The Supreme Court of Pakistan as well as the High Courts of Pakistan have interpreted the powers of the caretaker government in an extremely conservative and strict manner. The Supreme Court most recently adjudicated upon such a matter under the guidance of Chief Justice Gulzar Ahmed in 2021 PLC C.S 519 and held that the mandate of the caretaker government was to strictly carry out day-to-day affairs with the help of the resources available, and that it cannot make any policy decisions, appointments, transfers or recruitments.

The magnitude of the violation increases exponentially when said actions are done in an arbitrary manner absent any coherence or reasoning. The judgments resonated and solidified previous such decisions by the Supreme Court in 2016 SCMR 1299 & 2013 SCMR 1205.

The High Courts of Pakistan have acted no differently wherein the Peshawar High Court not only highlighted the aforementioned judgments in its landmark decision in 2022 PLC C.S 778 but interpreted Article 230 of the Elections Act 2017 to be constrained in its interpretation and when faced with the argument that such appointments are necessary and required to ensure a neutral avenue for a ‘free and fair’ election, the Honorable High Court examined Article 230 and determined that the primary function of the caretaker government is to attend day-to-day matters to run the affairs of the government.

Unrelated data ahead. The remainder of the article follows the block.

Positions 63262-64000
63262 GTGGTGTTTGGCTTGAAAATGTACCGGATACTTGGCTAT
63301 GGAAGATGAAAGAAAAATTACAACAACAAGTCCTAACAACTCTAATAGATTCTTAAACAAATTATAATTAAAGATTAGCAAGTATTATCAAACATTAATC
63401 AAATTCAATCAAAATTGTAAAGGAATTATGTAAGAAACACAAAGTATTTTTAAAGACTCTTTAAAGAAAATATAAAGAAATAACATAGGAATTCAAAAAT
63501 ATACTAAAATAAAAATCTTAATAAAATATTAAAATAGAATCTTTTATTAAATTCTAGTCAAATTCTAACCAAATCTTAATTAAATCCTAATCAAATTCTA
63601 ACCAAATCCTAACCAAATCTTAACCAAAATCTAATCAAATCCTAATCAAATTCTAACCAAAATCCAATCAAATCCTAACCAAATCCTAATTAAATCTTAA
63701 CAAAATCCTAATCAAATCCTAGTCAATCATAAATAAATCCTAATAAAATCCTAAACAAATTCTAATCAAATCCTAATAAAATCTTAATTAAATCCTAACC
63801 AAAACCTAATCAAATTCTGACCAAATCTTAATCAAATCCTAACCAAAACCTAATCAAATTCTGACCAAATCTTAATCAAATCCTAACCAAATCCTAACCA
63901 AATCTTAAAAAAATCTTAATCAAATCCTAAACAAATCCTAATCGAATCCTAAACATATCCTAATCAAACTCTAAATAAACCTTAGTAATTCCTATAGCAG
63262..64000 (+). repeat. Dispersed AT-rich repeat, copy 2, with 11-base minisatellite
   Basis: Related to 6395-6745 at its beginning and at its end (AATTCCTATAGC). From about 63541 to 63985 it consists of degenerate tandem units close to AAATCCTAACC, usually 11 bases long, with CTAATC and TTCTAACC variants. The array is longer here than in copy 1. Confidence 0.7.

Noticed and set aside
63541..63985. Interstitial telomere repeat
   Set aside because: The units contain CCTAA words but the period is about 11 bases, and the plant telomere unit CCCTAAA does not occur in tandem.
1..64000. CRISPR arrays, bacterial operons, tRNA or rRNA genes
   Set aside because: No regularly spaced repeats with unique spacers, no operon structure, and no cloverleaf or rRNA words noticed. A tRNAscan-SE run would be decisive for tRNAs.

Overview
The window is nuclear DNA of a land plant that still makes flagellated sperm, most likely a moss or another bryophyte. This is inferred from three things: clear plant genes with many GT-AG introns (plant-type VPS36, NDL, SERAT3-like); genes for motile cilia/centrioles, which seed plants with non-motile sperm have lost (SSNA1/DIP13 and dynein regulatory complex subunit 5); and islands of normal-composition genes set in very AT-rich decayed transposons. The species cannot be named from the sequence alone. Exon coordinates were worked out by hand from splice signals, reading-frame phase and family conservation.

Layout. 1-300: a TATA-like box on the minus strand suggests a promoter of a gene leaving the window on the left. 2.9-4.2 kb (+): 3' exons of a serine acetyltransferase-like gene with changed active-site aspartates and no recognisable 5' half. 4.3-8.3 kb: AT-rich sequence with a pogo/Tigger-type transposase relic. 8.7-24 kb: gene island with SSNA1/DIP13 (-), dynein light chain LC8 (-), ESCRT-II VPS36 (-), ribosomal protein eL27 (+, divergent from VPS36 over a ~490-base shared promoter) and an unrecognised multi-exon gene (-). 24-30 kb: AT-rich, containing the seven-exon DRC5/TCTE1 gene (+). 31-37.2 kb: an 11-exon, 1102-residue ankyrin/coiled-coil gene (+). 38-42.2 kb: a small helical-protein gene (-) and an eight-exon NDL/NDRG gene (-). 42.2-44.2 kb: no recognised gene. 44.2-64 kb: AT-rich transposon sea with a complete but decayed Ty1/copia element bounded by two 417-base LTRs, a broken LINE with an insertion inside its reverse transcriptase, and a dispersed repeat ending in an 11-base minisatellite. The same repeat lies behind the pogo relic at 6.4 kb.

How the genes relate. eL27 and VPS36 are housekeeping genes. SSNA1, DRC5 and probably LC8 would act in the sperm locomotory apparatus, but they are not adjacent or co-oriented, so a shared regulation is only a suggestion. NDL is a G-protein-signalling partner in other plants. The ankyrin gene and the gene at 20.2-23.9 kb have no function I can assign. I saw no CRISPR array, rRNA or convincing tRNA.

The Court held that the caretaker government enjoys limited powers of administrative continuity within available resources and any emergency or short-term appointment is to effectively manage short-term staffing and is to be made only to temporarily fill vacancies, where a department has a severe emergency and such vacancies wouldn’t be filled immediately in a proscribed manner. Even the above can only be done in matters that concern the caretaker government and not where the work of the caretaker setup has little relevance. Similar findings and interpretations were made by the Sindh High Court in 2014 PLC C.S 304.

With the perusal of the aforementioned, it is clear that the mandate of law places extreme limitations on the working of the caretaker government yet the incumbent caretaker has acted in a manner that is not only against the provisions of the Election Act 2017 and the Constitution, but also of such blatant vulgarity that one can only be horrified at what is at the display.

While it is true that the Supreme Court should not interfere in the domain of the executive arbitrarily, but where the executive acts in such a manner, then interference is not only a matter of legal debate but of constitutional necessity and every legal mind within the country must condemn and stand against such illegalities and violations.

There can be no argument that the rule of law is fraying in Pakistan. All the political parties are abusing selective interpretations of the Constitution of Pakistan and the laws that govern the state for their own short-sighted gains without realizing that brick by brick, the very legal foundation of this country is being dismantled. Eventually, this entire structure will collapse. Perhaps it is fated that we will only learn our lesson when disaster befalls us, and we stand upon the pile of rubble, only then to understand the importance of what is so easily dismissed as a piece of paper.

The writer is a jurist, historian and an animal rights activist.